Documentation for ""

This module contains only syntax definitions, which makes Swindle closer to CLOS -- making the object system much more convenient to use.

This module exports bindings from: 'mzlib/tiny-clos'.

Generic macros

(generic) [syntax]
| (generic name initargs ...)
| (generic name (arg ...) initargs ...)
  Create a generic function object (an instance of the
  `*default-generic-class*' parameter).  The first form uses the default
  name given by the syntactical context, the second one gets an explicit
  name and the third also gets a list of arguments which is used to
  count the required number of arguments.  If there is no argument list
  to count, the first method that gets added will set this number.  The
  two last forms allow initargs to be passed to the <generic> instance
  creation, for example, to specify a `:combination' argument.  (The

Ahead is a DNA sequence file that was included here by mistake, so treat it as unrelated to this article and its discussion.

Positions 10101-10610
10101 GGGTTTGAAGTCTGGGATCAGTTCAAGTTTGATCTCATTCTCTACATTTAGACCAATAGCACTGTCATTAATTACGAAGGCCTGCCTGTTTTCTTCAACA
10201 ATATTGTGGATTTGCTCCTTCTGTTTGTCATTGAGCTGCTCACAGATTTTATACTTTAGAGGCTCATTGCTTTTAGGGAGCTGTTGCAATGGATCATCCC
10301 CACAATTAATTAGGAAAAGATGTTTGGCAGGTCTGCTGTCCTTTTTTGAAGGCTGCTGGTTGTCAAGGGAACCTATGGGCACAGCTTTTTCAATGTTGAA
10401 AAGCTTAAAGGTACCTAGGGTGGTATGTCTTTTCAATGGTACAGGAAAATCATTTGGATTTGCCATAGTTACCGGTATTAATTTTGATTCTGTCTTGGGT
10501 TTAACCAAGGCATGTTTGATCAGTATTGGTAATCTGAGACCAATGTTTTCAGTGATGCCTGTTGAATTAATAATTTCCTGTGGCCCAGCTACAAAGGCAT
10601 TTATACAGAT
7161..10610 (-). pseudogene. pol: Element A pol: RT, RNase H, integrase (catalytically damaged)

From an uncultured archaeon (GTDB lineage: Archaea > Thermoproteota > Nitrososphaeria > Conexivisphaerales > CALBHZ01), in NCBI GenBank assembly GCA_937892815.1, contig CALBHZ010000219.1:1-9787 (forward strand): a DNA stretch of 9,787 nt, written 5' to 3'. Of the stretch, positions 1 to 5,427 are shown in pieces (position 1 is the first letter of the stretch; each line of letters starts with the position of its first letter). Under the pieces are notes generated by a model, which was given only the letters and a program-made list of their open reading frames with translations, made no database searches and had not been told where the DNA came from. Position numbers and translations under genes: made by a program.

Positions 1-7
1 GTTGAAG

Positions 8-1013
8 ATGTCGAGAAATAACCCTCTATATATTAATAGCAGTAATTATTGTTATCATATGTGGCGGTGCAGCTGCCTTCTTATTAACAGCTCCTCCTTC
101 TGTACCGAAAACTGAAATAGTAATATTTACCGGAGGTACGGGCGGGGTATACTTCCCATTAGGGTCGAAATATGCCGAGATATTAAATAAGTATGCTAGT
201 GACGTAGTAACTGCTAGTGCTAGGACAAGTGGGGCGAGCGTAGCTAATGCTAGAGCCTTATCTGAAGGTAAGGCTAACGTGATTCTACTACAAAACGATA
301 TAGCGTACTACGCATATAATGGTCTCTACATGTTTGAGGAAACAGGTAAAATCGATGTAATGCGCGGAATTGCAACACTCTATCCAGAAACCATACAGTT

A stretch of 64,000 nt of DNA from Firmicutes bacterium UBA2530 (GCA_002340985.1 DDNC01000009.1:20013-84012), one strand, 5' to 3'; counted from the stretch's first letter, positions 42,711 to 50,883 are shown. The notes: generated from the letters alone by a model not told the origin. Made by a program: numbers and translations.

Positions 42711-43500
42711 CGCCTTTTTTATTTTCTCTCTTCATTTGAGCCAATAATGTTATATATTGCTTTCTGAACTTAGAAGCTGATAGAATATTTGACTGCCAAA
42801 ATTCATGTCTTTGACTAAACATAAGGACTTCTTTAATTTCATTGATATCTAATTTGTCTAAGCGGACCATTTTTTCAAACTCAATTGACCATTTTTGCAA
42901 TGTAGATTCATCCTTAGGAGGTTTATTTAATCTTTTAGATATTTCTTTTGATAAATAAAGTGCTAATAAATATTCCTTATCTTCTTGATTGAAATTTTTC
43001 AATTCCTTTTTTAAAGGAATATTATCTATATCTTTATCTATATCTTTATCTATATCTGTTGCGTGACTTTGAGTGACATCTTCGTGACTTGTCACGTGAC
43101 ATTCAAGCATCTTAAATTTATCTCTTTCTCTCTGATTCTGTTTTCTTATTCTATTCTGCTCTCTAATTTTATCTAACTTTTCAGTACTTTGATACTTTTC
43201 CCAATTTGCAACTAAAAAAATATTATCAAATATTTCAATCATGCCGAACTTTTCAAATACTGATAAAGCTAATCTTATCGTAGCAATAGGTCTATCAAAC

first form does not allow keywords, since a keyword would be taken as
  the name.)
(defgeneric name (arg ...) initargs ...) [syntax]
| (defgeneric (name arg ...) initargs ...)
| (defgeneric name initargs ...)
  This form defines a generic function using the `generic' syntax given
  above.  The last form doesn't specify a number of arguments.  Some
  extra `initargs' can be specified too but they are needed mainly for a
  `:combination' argument.

Method macros

(call-next-method [args ...]) [local]
(next-method?) [local]
  These are bindings which are available only in method bodies.
  `call-next-method' will invoke the next method in a generic invocation
  sequence if any.  If arguments are given to `call-next-method', it
  will change the arguments for the next method -- but this is done when
  the methods are already filtered and sorted, so the new arguments
  should always be consistent with the old types.  If there are no
  methods left, or when calling a method directly, or when a before or
  after method is used, the `no-next-method' generic will be used --
  normally resulting in an error.  `next-method?' returns `#t' if there